The volatile situation prevailing then necessitated a preventive law in order to maintain peace and law and order, and it was thought that as a matter of abundant prescient caution, some provision contemplating preventive detention was essential to tackle disturbance to the maintenance of public order in the interest of defence and security of the State. In such extreme cases alone, sacrifice of individual personal liberty was necessary in the larger interest of the public and the State, it was posited.
After having included preventive detention in the interest of defence and security of the State as fields of legislation under Entry 9 of the Union List and Entry 3 of the Concurrent List of the Seventh Schedule of the Constitution, the provision on the limitations of legislative power ought to be made in the chapter dealing with the fundamental rights, with specific reference to liberty, it was argued.
The apprehensions and fears raised by the members of the Constituent Assembly that the preventive laws would be employed only for abuse against political opponents and for other extra-legal reasons, unfortunately came true in the very first case in which was invoked, in A.K. Gopalan versus State of Madras (1950).
To the existing notoriety of the preventive detention law and its consistent abuse, has been added the recent trend of the State applying preventive laws to cases that are highly undeserving of it, and for extraneous reasons that cannot stand legal scrutiny. This trend is seen glaringly in Tamil Nadu, which has the unenviable distinction of having the highest number of preventive detention cases in the last decade, closely followed by the states of Telangana and Gujarat, and the former state of Jammu and Kashmir.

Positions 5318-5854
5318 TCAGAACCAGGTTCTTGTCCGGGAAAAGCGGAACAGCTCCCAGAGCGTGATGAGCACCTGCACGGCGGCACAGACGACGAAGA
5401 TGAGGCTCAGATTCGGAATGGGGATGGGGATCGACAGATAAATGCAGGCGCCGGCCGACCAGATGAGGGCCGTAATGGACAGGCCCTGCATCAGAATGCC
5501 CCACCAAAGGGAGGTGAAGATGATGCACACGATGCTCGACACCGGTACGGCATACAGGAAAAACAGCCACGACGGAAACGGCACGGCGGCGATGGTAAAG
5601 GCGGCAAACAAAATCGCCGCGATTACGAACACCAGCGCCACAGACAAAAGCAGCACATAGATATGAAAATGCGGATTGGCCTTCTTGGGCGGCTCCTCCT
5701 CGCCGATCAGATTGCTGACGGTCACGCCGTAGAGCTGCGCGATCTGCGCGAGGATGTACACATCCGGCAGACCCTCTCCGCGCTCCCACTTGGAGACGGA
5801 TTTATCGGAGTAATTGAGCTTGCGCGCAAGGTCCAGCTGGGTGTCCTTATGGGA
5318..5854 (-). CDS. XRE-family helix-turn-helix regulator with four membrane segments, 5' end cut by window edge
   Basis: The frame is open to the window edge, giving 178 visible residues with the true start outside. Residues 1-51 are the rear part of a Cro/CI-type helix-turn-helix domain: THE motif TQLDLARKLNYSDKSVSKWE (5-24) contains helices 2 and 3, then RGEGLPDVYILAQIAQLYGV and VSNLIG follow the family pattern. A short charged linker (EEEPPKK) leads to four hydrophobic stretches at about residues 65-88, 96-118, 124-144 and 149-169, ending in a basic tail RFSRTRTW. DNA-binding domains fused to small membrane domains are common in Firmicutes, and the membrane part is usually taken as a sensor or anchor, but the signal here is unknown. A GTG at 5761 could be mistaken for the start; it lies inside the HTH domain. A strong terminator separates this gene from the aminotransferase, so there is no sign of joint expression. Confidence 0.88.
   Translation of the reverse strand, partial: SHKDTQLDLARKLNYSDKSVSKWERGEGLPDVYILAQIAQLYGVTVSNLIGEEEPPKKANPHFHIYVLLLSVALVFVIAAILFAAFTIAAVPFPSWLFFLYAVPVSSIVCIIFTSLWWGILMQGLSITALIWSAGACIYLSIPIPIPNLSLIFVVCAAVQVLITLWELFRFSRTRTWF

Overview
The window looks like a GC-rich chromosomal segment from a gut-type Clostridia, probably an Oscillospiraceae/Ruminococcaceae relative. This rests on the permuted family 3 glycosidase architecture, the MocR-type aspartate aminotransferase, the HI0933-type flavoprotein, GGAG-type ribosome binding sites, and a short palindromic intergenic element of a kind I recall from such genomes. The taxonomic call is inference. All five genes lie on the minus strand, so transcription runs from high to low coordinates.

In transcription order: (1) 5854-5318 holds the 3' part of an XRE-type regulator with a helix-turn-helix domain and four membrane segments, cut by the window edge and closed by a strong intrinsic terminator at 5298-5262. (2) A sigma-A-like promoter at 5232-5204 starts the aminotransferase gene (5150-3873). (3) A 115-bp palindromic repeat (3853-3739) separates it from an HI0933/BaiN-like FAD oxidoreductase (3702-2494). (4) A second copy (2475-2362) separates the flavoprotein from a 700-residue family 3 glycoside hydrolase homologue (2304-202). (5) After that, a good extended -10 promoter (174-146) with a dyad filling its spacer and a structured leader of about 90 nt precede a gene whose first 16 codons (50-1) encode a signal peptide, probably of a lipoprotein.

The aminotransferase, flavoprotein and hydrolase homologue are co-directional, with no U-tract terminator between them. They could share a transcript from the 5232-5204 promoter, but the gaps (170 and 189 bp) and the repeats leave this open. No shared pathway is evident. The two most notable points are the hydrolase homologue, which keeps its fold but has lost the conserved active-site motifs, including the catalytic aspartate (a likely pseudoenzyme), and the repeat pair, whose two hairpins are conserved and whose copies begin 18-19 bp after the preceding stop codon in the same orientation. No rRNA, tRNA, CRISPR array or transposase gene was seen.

Sunitha is one such case where the Madras high court called it a textbook case of abuse of preventive laws in which the detenue was detained for protest against land acquisition. The high court has candidly admitted that a person detained under the detention laws in the state suffers incarceration for a minimum of six months as disposal of habeas corpus petitions take a minimum of that much time in the high court.
What is even more appalling is that the court has placed on record the fact that not a single case of preventive detention has been upheld in a whopping 798 number of cases under the Tamil Nadu Act 14 of 1982 (the preventive detention law in Tamil Nadu, popularly known as the T.N. Goondas Act, which covers sexual offenders, bootleggers, drug offenders, sand offenders, slum grabbers, video piracy offenders, cyber law offenders and immoral traffickers, among others) in 2022 alone, before the Madurai bench of the Madras high court. These figures speak for themselves and prod us to hang our heads in shame, given the lofty place that the fundamental right to life and liberty has been given in our Constitution, without which the Constitution would be an ornate body without the quintessential soul.
The judgment also brings into clear focus how the executive has failed its citizens and how the judiciary has, while expressing its anguish repeatedly, been unable to quash these detention orders in time due to the huge backlog of cases. The high court, while being alarmed and stating that the abuse of preventive laws has reached Orwellian proportions, has laid down good precedent by stating that costs and compensation should be awarded to citizens, payable by the State, in cases where the detention orders are quashed.